[Humanist] 24.907 events: scientific communication (UCLA)

Humanist Discussion Group willard.mccarty at mccarty.org.uk
Tue Apr 26 07:08:14 CEST 2011


                 Humanist Discussion Group, Vol. 24, No. 907.
         Centre for Computing in the Humanities, King's College London
                       www.digitalhumanities.org/humanist
                Submit to: humanist at lists.digitalhumanities.org



        Date: Mon, 25 Apr 2011 16:54:07 -0700
        From: Jascha Kessler <urim1 at verizon.net>
        Subject: John Wilbanks Speaking at the UCLA Library May 11 3-5 pm
        In-Reply-To: <C9DB554F.719D%cdh at humnet.ucla.edu>


Thoughts on the Fragmentation and Reintegration of Scientific Communication

John Wilbanks
Vice President for Science
Creative Commons
http://www.creativecommons.org/science

Wednesday, May 11, 2011, 3-5pm
Young Research Library Conference Center:  11348

Co-sponsored by:
Department of Information Studies
UCLA Library
Institute for Digital Research and Education
Academic Technology Services
School of Law

The scientific paper has been the primary container and distribution vessel
for scientific knowledge for centuries. It’s a creative work subject to the
same sorts of legal and technical pressures as other creative works: it’s
part of an industrial-creative complex built on artificial scarcity,
distribution, and top-down decisions about what is going to be high impact.
And it is subject to the same disruption by the internet as other industries
with that attitude, like music. But unlike music, there was a set of
intermediaries creating a lot of inertia that kept the network from being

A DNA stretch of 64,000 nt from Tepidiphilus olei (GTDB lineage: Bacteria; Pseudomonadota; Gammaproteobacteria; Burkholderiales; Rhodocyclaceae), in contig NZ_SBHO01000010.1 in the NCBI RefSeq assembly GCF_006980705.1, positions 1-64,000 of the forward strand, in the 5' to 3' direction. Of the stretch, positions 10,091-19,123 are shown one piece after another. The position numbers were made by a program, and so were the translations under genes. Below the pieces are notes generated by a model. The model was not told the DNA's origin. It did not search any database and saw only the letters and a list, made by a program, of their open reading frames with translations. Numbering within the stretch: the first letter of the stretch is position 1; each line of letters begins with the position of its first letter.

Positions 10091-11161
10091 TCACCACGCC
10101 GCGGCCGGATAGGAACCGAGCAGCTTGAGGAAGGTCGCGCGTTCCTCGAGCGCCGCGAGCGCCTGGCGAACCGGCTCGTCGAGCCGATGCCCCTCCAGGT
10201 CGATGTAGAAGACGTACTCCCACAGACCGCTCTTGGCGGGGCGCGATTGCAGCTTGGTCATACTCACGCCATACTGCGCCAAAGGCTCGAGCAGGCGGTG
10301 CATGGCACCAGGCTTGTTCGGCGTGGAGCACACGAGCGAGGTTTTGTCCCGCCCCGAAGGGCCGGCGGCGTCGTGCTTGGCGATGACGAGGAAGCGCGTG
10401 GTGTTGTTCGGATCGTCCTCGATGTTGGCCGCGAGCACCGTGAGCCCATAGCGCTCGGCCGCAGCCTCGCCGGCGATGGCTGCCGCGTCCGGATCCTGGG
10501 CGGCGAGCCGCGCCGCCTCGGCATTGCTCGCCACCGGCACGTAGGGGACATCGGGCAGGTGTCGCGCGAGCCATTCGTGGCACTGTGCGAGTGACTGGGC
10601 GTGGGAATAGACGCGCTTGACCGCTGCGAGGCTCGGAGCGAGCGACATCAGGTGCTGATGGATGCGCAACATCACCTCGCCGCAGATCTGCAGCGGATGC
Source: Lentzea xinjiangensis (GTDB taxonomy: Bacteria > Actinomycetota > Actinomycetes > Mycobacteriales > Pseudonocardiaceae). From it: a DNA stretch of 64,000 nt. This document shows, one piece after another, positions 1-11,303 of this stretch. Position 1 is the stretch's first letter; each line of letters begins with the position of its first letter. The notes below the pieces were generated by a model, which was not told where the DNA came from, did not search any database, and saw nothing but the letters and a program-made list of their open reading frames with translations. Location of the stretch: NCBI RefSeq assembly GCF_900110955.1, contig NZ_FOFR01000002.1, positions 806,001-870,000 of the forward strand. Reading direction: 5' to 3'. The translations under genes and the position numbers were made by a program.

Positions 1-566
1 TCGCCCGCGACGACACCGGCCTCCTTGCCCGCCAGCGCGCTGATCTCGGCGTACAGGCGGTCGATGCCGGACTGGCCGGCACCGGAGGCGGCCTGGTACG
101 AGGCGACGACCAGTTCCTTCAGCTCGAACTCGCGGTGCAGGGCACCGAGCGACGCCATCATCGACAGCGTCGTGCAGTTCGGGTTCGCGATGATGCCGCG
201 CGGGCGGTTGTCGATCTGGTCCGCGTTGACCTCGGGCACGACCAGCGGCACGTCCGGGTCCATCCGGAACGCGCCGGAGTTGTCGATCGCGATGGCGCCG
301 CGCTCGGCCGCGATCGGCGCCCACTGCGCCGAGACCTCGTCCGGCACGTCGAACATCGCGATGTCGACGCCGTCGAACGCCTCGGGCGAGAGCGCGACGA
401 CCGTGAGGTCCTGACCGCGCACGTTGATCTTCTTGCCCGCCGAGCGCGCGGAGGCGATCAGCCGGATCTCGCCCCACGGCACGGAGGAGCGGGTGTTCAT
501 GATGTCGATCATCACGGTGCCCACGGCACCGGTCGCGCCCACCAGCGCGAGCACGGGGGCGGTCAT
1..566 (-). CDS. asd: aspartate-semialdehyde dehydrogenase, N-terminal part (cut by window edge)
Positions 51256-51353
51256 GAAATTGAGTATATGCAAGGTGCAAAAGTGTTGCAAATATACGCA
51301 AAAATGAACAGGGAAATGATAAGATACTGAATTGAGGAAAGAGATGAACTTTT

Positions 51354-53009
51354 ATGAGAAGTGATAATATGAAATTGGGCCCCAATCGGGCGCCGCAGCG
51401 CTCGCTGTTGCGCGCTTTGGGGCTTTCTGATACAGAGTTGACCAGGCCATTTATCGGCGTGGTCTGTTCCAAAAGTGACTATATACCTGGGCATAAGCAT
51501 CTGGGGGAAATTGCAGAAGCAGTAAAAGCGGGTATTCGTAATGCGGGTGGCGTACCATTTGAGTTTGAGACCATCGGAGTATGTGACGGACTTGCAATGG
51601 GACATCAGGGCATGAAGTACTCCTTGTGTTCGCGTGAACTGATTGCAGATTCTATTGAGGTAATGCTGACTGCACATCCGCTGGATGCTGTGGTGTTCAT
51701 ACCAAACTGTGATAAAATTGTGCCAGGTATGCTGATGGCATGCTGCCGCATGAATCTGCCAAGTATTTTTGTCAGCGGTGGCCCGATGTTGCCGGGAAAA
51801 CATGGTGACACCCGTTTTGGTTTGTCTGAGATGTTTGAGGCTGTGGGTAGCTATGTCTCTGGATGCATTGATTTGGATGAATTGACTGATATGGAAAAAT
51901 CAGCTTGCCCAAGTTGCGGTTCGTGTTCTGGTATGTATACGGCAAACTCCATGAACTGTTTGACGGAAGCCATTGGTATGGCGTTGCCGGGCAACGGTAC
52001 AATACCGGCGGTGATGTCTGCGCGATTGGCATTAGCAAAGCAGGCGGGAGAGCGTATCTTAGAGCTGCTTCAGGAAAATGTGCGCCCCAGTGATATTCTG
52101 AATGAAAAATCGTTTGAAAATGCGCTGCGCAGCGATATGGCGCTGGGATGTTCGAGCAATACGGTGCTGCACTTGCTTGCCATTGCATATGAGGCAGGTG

disruptive, including funding agencies, tenure and review systems, and
general lack of incentives. But the revolution that broke apart the music
industry is well under way in scholarly communication. The journal is
fragmenting already into the article, but it's not going to stop there - the
advent of assertion-enhanced publishing, nano-publication, data publication,
and more are going to drive a rapid disintegration of traditional "container
cultures" and business models for scholarly communication.  This talk will
examine the progress made to date by the internet in etching away at the
traditional means of scientific knowledge transfer, the importance of the
digital commons in a world where content is fragmented, and some future
avenues for "re-integrating" fragmented scientific communication that build
on open systems.

Bio:

As VP for Science, John Wilbanks directs science activities at Creative
Commons. Previously he was a Fellow at the World Wide Web Consortium, a
member of the project on mathematics and computation at MIT's Computer
Science & Artificial Intelligence Laboratory, started and ran Incellico (an
early-2000s biotech semantic database company). John was the first assistant
director at the Berkman Center for Internet & Society at Harvard Law School,
and a legislative aide in the US House of Representatives. He holds a degree
in philosophy from Tulane University and studied modern letters at the
University of Paris-V.


-- 
Jascha Kessler
Professor of English & Modern Literature, UCLA
Telephone/Facsimile: 310.393.4648
www.jfkessler.com
www.xlibris.com





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